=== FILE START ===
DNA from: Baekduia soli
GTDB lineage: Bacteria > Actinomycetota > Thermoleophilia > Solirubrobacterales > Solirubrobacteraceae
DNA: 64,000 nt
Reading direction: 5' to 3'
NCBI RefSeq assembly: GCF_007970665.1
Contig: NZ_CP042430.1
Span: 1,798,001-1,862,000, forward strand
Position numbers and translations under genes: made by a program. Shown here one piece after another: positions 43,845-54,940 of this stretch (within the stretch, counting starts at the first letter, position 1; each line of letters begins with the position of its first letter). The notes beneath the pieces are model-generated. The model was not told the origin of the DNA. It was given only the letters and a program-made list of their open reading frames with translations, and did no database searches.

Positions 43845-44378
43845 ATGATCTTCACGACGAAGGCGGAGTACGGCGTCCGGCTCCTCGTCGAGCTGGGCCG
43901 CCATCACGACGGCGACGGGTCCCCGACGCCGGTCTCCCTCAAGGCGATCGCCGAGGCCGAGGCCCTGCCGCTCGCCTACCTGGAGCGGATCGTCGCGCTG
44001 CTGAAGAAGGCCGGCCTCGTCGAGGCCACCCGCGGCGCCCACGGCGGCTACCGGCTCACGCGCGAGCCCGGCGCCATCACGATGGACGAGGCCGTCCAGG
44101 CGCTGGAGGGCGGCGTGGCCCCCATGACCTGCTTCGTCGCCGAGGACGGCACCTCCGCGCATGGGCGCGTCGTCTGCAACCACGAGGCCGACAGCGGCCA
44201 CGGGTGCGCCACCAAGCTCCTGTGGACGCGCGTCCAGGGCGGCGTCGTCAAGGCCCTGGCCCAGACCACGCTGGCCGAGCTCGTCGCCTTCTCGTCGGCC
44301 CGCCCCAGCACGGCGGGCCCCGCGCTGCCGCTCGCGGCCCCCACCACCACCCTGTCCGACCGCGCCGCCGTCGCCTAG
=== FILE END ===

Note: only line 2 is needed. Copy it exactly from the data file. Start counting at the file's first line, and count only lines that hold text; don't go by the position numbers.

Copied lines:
GTDB lineage: Bacteria > Actinomycetota > Thermoleophilia > Solirubrobacterales > Solirubrobacteraceae